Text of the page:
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Investors Support Action

September 19, 2012

Investors support action

 
By Simon Hartley on Thu, 20 Sep 2012

Published by: Otago Daily Times

More than 500 parties – representing almost 20% of failed $91 million offshore investment fund Credit Sails – have signed up to back potential legal action.

The Commerce Commission was expected to complete a 20-month investigation by July or August, but expectations are now for the earliest announcement to be by the end of September.

While Credit Sails appeared a low-risk investment, Credit Sails was an extremely complicated investment vehicle whose demise was prompted by the failure of Lehman Brothers in the US and two Icelandic banks.

Southern investors understood to have lost their capital include hospice, youth, orphan and three religious trusts.

So far 500 parties representing 18%, or about $16.5 million of investments in the original $91.5 million lost, have signed up for a possible private group action, overseen by Wanaka-based Logic Fund Management, Logic’s chief executive Greg Marshall said in a newsletter this week to Credit Sails investors.

“Logic Fund Management has been in discussions with the [Commerce] Commission and they will be reporting their results by the end of September, although this may be subject to a delay,” Mr Marshall said.

Logic wants to reach a 25% majority threshold, where investors sign over their rights to about $2.28 million left over in the Credit Sails structure, which Logic would use to investigate and potentially fund legal action.

“Depending on the [commission] result, the [Logic’s] investigative committee will weigh the options and decide whether or not to pursue the action as supported by more 500 parties from the Credit Sails community,” he said.

Mr Marshall said the strategy of Logic’s investigative committee has been to “hold off on this action”, until the Commerce Commission delivers findings from its investigation.

“We expect the possible results will be either a settlement substantial enough for all investors, or no settlement, and the commission to lead a lawsuit against the parties concerned,” Mr Marshall said.

He said “litigation funders” were contacting Logic, seeking to make representations and he claimed an unnamed party had filed separate proceedings in the High Court.

Credit Sails had been arranged by the French investment bank Credit Agricole through a subsidiary company, Calyon, issued by the Cayman Islands-registered Credit Sails Ltd and lead-managed and underwritten by Forsyth Barr in New Zealand.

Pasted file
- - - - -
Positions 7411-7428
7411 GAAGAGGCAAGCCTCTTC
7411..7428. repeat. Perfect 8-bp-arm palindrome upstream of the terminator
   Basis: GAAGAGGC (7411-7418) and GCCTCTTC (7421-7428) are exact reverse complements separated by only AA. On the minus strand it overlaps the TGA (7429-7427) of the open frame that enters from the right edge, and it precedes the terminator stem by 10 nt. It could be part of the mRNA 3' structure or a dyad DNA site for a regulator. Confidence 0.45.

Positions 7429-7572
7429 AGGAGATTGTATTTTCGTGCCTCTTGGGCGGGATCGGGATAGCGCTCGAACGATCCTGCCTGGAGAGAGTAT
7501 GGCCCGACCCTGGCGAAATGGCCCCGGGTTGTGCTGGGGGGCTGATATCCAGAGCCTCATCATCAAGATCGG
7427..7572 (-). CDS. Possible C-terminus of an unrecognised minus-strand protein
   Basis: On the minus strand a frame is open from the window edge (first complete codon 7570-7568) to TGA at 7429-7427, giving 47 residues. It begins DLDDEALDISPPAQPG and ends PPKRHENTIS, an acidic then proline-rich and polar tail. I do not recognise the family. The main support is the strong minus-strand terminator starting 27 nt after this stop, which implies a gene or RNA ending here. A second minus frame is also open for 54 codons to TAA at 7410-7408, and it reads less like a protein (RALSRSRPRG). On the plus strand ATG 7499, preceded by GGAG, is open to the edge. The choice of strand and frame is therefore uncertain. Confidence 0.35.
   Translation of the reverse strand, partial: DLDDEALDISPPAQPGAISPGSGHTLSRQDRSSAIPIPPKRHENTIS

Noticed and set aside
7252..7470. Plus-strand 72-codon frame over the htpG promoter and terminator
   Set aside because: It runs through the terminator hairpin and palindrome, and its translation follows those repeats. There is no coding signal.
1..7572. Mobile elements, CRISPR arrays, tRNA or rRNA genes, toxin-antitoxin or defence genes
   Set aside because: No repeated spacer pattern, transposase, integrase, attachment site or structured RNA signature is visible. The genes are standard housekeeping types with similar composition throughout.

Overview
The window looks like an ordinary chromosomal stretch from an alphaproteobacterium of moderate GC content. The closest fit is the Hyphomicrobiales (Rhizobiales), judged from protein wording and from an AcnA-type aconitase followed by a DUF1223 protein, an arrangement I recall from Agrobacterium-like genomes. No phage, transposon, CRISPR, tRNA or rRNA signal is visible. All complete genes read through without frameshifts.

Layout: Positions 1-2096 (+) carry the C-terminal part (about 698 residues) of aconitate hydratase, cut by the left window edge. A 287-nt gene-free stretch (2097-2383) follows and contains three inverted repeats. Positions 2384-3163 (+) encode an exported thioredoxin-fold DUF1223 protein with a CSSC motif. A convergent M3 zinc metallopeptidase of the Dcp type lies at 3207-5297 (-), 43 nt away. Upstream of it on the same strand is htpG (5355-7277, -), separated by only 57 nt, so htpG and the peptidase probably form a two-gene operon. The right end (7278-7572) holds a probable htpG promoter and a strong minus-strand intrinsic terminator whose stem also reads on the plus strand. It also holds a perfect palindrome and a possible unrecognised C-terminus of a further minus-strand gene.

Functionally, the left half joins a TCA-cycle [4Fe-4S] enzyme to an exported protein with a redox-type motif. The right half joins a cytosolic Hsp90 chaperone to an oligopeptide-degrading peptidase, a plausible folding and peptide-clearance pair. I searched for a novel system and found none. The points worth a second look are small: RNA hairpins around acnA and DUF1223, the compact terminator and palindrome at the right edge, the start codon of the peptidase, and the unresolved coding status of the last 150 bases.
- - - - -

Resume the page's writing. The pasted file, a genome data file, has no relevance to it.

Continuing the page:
Dunedin-based Forsyth Barr has denied any wrongdoing, saying in the past the “reality” was that Credit Sails investment did not live up to the Standard and Poor’s rating.

Credit Sails was a complex portfolio of “collateralised debt obligations” based on holding corporate bonds.

Credit Sails offered investors an 8.5% annual return over six and a-half years, a capital guarantee and an AA rating from ratings agency Standard and Poor’s, in a portfolio comprised mainly of about 120 blue chip companies.

Six companies in the bond portfolio defaulted on loans, including two Icelandic banks and Lehman Brothers, and by late 2008 the bonds of Credit Sails, which traded on the New Zealand debt exchange, were worthless. The Commerce Commission has described Credit Sails earlier this year as “virtually worthless”.


CDOs
Collateralised debt obligations
• CDOs are repackaged asset-backed securities which typically own a variety of debt and are sold in slices to investors, including individuals, funds and banks, with differing interest yields, depending on the rating agency-assigned credit risks.

• The United States sub-prime (cheap) mortgage market was sliced into the CDOs but lost value when borrowers could not meet (later increased) house repayments, triggering mortgagee sales and the sub-prime crisis. Combined with other over-extended US mortgage lenders, and with house values plummeting instead of rising, the global financial crisis was triggered.

• While global funds and banks are still attempting to unravel exactly what debt they purchased in some CDOs, Australian banks, and by extension their New Zealand subsidiaries, had invested little in the CDOs and were relatively unscathed.


– simon.hartley@odt.co.nz

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